Have a very Happy Easter and enjoy making memories together!

Seed Starting!! The organic remedy for cabin fever

After the polar vortex keeping our temperatures below freezing for months on end, and over 6 feet of snow coating our region in the worst winter in my adult life, our family was in serious need of some whisper of spring.  Some hint that warmer days were coming.  In late February, there were still no signs of it, so we decided to force things along a little and do some seed starting!  Being 8-10 weeks out from our scheduled last frost date, the timing for seed starting was a week or two early but we needed a boost.  Here is how we did it.

What we used:

  • Seeds – we order ours from Terroir Seeds at www.underwoodgardens.com.  They offer a really wide variety of heritage heirloom varieties, and have a great discount membership where $30 will get you 20% off of your order, which definitely makes the money back if you are making large orders…not hard to do with the selection that they have.  We started a range of brassicas (cabbage, broccoli, cauliflower, kohlrabi, pak choi, and kale) as well as some herbs (basil, chamomile, fireweed, feverfew, sorrel) and a couple of hardy fruit plants (ground cherry and strawberries)
  • Some seed flats – we used to use the 100 pan trays, but found it too cumbersome to handle each seedling individually, so we switched to 3″x5″ flats.  The kinds with lids are great t form a mini-greenhouse effect when sprouting seeds initially.
  • Fertilized soil – we use a mix of regular potting soil (for first 3-4″ of soil) and a little bit of organic seed starting mix (made of shredded coconut hulls and some other organic matter
  • Popsicle sticks and a pen – for labeling flats with the seed type
  • Watering can with water
Seed starting supplies, all ready to go

Seed starting supplies, all ready to go

Step 1: Prep the flats

Line flats with ~3″ of potting soil.  Press firmly to pack the soil down.  Add a 0.5″ layer of seed starting mix, leaving it fairly loose.  Soak flats with water until bottom tray shows some signs of water permeating.  Make some small holes to plant the seeds in, ~1-2″ apart.  For our 3″x5″ flats, we made six holes in a 2×3 arrangement.

Prepped seed flats

Prepped seed flats

Step 2: Plant the seeds

Following instructions on seed packets, plant seeds in the prepared holes in the soil at the appropriate depth.  Cover with soil and press lightly, as necessary.  Write the name of the seed type on the top half of a popsicle stick, and stick it into the soil so that you can remember what you planted.  Once you are done with a flat, cover it with the lid (if available), or use some plastic wrap, keeping it off of soil surface with the popsicle sticks that you used for labels.

Little gardeners in training

Little gardeners in training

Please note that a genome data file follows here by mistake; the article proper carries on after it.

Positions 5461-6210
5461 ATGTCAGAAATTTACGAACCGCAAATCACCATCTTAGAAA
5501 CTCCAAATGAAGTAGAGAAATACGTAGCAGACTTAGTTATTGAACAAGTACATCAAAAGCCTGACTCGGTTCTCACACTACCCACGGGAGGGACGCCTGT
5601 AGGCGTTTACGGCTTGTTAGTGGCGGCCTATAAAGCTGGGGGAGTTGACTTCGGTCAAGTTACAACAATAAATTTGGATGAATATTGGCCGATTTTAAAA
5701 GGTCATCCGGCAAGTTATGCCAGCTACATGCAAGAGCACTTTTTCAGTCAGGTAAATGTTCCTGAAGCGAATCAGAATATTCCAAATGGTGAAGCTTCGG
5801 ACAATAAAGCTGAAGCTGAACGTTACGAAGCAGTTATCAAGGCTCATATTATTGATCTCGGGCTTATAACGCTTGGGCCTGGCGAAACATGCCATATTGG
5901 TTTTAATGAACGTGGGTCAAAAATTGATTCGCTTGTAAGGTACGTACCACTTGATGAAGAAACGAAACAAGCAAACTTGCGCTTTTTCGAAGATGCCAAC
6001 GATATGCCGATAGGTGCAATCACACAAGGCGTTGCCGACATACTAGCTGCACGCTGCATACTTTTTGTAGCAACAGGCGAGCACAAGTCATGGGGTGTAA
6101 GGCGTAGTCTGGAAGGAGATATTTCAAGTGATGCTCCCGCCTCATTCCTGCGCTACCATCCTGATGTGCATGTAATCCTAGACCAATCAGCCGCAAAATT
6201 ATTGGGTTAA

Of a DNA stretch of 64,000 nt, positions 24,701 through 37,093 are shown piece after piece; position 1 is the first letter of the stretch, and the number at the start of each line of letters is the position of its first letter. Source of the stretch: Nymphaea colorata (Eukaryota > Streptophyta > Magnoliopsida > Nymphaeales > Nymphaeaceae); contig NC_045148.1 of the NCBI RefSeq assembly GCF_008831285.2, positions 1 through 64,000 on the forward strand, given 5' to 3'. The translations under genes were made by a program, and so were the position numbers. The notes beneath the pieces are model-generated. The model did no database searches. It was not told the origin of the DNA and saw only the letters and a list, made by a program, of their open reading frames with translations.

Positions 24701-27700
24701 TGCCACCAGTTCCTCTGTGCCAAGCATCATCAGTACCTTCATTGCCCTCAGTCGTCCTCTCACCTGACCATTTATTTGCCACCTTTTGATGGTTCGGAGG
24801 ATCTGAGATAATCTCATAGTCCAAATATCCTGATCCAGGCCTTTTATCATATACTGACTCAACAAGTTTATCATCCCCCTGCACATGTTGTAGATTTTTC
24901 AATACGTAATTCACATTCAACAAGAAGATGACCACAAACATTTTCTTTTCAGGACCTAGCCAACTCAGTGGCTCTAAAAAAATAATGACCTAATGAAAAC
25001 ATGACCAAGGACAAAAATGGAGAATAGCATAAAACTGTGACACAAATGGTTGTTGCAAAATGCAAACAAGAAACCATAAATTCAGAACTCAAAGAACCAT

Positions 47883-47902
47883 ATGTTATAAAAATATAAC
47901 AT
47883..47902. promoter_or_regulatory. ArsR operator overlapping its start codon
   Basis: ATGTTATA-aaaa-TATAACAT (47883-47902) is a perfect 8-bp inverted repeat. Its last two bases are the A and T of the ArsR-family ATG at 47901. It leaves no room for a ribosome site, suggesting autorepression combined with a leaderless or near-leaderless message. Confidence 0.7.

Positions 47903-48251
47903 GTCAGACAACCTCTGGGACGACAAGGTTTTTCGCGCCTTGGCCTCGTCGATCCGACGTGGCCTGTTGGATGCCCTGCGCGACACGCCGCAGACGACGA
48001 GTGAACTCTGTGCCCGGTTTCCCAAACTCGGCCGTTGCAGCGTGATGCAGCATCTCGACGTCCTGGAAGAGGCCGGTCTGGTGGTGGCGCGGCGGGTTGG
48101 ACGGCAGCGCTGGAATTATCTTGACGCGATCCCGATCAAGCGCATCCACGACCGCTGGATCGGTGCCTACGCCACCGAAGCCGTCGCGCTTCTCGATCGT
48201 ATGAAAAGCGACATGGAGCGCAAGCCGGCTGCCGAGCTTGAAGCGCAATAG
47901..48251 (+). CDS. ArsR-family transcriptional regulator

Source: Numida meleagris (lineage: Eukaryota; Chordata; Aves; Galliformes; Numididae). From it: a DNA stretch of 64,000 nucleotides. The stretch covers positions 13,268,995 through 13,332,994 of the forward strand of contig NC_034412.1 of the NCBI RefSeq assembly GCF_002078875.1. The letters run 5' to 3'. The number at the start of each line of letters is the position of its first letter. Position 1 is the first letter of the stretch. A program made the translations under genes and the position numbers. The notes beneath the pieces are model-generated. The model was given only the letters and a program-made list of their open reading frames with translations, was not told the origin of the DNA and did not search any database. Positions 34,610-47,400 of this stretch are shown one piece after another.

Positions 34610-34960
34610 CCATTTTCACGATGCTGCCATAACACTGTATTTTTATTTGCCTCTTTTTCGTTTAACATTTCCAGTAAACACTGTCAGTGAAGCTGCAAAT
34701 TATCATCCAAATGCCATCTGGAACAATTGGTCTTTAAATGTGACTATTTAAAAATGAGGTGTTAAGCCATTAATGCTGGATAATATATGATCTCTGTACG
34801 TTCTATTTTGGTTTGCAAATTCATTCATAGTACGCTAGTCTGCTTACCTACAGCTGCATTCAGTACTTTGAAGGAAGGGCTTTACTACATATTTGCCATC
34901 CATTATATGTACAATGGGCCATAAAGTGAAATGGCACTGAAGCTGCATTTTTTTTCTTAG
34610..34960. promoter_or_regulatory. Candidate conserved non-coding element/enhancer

Step 3: Put the flats in a warm, well-lit spot

South facing windows are perfect for this, but that presents a challenge in our house, as most of our good sunny windows are in high kid-traffic areas making it prone to accidents (which we experienced first hand last year when the kids toppled the whole shelving system…argh).  So, our solution was to place a shelving unit in a small unused bedroom in our basement with some grow lights (on a timer).  We have baseboard heat in our basement rooms, so it was convenient to keep one room nice and warm for the little sprouts.

The Rack

The Rack

Step 4: Manage early seedlings

Seeds will start to sprout in a couple of days to a couple of weeks.  When you first start to see the seeds sprout, remove the lid or plastic wrap, and if you are using grow lights, adjust their height to as close as the plant leaves as you can.  This will help to minimize them “getting leggy” or shooting up too quickly to get to the light, leaving them with weak, droopy stems that will not hold up when you eventually plant them.  I did a pretty poor job of this for some of our plants and they will probably be unusable.  Once most of the seeds are sprouted, thin them out to only the strongest seedling from each hole that you planted in.  I look for good color, broad leaves, and stout/stocky stems.  If the plant is something that you can eat the stems from, the thinned sprouts make a great snack or addition to a salad/sandwich!

A nice sprout snack...good addition to our salad for lunch

A nice sprout snack…good addition to our salad for lunch

Step 5: Maintain seedlings until ready to plant

After thinning, maintenance on the seedlings will go way down.  Just water them every couple of days, and adjust the height of the lights to the height of the plants, and you will be well on your way to some happy seedlings.  After 6-8 weeks, the seedlings would be ready to plant.  Since mine will be a little early, we may move them out to the greenhouse after the nights warm up a little so that we can start our next round of warm weather plants.

Seedlings after ~4 weeks of growth

Seedlings after ~4 weeks of growth

Seed starting was a great way to break our winter blues, and once you get good at it, can be a cheap alternative to buying started plants from your local nursery.  Full disclosure, my first two years of seed starting were total failures (literally, nothing made it all of the way to the garden), so prepare yourself for a little failure if this is your first time…its totally OK, and part of the process.  If you are in the northeast US, right now is not a bad time to start some of your own seeds for mid-late spring planting, like tomatoes, peppers, etc…it might be just the thing you need to get your mind on sunnier days.